When I was a student of 3rd year of MBBS, I lost control of more than half of my body. It happened one day in 2008 – on the way back from a wedding, when some thieves shot at our car. A bullet crossed my arm and hit my neck, resulting in a spinal cord injury. I was diagnosed with quadriplegia; which left me unable to move most of my body on my own. I had no grip in my hands and legs and the only parts of my body I could move were my neck and head. After a prolonged hospitalization and surgery, I came home, caged in a wheelchair.
The doctors had told me there was no cure for my condition and that time became the most crucial in my life. I had to make a decision. I was either going to lead a life of wheelchair bound helplessness and self-pity, or I could ask for help and try to overcome the challenges. I chose the latter. Despite being unable to hold a pen or open a book, I resumed my studies in a wheelchair. My mother gave the biggest sacrifice and shifted from our hometown to my hostel in Abbottabad to help and care for my every need. Every day was a massive challenge, but by the grace of Allah, I completed MBBS without wasting a single year and now I’m working in CMH Muzaffarabad, having specialized in Psychiatry. People have asked me whether I wish I could go back to being the way I was before but I know that whatever I am doing now is exactly what I would have been doing if I had been able to walk.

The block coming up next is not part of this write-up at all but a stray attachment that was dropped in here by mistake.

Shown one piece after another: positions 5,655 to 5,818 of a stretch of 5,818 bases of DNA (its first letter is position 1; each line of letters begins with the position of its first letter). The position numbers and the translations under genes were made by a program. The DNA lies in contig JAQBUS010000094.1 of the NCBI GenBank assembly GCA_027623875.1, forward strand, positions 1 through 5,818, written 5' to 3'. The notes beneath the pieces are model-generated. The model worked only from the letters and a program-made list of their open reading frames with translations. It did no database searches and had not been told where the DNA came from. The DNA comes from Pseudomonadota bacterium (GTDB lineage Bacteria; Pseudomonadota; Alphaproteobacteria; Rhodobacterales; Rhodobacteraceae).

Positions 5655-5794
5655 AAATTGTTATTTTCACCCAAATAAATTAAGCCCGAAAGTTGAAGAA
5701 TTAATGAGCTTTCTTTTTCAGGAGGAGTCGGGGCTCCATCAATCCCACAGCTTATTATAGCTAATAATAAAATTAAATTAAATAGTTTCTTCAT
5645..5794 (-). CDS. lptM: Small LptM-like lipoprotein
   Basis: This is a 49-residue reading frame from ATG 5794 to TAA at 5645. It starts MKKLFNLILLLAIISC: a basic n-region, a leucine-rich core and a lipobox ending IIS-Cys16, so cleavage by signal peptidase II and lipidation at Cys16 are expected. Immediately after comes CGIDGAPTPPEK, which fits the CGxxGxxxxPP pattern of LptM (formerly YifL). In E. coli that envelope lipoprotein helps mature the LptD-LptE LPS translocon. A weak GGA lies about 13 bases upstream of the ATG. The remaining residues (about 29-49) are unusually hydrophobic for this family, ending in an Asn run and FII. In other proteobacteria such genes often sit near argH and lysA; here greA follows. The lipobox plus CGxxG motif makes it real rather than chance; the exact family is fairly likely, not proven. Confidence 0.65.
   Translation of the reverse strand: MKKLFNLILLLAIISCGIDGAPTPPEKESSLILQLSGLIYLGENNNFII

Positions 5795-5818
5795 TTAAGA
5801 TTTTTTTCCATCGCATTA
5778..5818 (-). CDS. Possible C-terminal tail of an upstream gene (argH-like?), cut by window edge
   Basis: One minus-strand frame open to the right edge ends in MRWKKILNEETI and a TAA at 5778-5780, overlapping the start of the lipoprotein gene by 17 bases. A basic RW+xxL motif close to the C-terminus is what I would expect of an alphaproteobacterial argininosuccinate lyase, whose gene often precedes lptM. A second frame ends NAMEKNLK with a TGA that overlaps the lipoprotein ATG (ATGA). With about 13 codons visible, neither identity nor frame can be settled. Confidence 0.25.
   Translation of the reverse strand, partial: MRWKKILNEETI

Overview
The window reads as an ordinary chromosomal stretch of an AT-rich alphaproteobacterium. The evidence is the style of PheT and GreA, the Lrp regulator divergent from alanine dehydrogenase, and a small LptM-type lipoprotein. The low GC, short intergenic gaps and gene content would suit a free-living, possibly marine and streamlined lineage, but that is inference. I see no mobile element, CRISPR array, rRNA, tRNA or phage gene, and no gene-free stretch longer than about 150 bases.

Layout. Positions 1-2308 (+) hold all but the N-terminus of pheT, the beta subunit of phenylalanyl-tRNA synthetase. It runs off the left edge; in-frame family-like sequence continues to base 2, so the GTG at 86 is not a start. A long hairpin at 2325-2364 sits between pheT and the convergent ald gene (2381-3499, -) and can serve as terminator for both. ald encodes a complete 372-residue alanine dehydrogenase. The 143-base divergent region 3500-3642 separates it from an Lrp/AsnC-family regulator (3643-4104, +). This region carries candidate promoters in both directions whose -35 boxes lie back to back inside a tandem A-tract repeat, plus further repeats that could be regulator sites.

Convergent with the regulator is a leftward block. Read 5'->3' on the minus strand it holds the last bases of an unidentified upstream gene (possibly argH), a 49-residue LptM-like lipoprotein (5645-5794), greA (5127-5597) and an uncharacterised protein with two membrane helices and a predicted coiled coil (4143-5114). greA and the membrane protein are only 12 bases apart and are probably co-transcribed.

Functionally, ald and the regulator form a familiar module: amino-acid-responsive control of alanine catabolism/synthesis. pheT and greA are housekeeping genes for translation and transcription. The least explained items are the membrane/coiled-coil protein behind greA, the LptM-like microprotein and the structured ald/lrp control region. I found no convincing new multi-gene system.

I work with the same passion to give help to people; I know I may do a task in ten minutes which would be done in two minutes by a healthy person but I know that nothing can replace my passion. No one is free from pain; everyone is fighting their own battles every single day. We can’t waste our lives waiting for a miracle to happen. We are already miracles.